Today, November 10, is Equal Pay Day, and marks the day when women in the UK will work the rest of the year for free, in theory.
The day is to bring attention to the pay disparities between genders, which remained at 14.1%, according to Office for National Statistics.
For the past three years, the date has been the same and shows the average pay gap for full-timers and will take 60 years to close.
‘Equal pay day’ organisers, The Fawcett Society said that at the current rate of progression, it wouldn’t reach zero until 2117.
A report by the society says jobs women do are more likely to be lower paid, and women are less likely to get a bonus or get to the highest position in their company.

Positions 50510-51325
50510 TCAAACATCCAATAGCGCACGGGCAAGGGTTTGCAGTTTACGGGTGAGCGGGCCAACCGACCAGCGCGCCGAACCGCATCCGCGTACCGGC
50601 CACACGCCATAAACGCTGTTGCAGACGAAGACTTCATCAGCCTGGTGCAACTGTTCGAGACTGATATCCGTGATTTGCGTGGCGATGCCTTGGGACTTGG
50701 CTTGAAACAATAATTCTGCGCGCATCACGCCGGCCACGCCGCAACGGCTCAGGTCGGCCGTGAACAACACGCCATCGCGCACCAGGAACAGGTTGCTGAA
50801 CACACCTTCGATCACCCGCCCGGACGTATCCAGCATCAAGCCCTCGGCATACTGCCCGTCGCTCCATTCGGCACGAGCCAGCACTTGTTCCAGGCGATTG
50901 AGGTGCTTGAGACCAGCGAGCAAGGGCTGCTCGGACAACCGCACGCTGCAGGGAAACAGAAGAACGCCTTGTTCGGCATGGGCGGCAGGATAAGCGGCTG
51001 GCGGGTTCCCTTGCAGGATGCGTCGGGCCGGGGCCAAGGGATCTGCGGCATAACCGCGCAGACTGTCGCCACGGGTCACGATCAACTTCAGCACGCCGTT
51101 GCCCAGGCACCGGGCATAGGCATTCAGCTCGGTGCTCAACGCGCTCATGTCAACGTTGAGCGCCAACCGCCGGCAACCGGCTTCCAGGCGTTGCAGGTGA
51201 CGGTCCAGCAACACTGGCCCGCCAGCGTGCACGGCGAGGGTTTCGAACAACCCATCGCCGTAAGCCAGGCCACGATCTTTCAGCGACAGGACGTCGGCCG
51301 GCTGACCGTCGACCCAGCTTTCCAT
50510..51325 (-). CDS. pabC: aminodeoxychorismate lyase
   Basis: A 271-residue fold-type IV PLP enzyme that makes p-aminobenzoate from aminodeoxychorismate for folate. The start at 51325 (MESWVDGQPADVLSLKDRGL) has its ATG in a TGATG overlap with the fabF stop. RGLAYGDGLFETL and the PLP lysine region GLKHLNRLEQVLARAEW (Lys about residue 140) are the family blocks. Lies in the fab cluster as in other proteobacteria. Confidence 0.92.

As well as age being a factor, where you live is also one. The biggest gap being in London, at 20.7%, and the lowest in Wales at 8.3%.
Even though the gap has fallen in the highest areas, in the North East its risen by 1.5%.
The Fawcett Society also called on the Government to do more and for employers to actually confront pay discrimination and help women into senior positions in-house.
Greg James is a BBC Radio One DJ, and expresses his frustration at the company:
Due to new legislation, every company with 250 employees and over have to report their pay gap by March 2018 – that’s an estimated 9,000 companies.
Women are encouraged to aim high and be confident in their roles, but how can you when you know we still need days like today to remind us of how drastic the pay gap is – even with our progression?
A study by Totaljobs found men are twice as likely as women to be comfortable enough to ask for a pay rise; as a woman, this is disappointing.
It’s more than discouraging to hear I’m less likely to get a job because of that fact I ‘could’ have children. It’s 2017 now.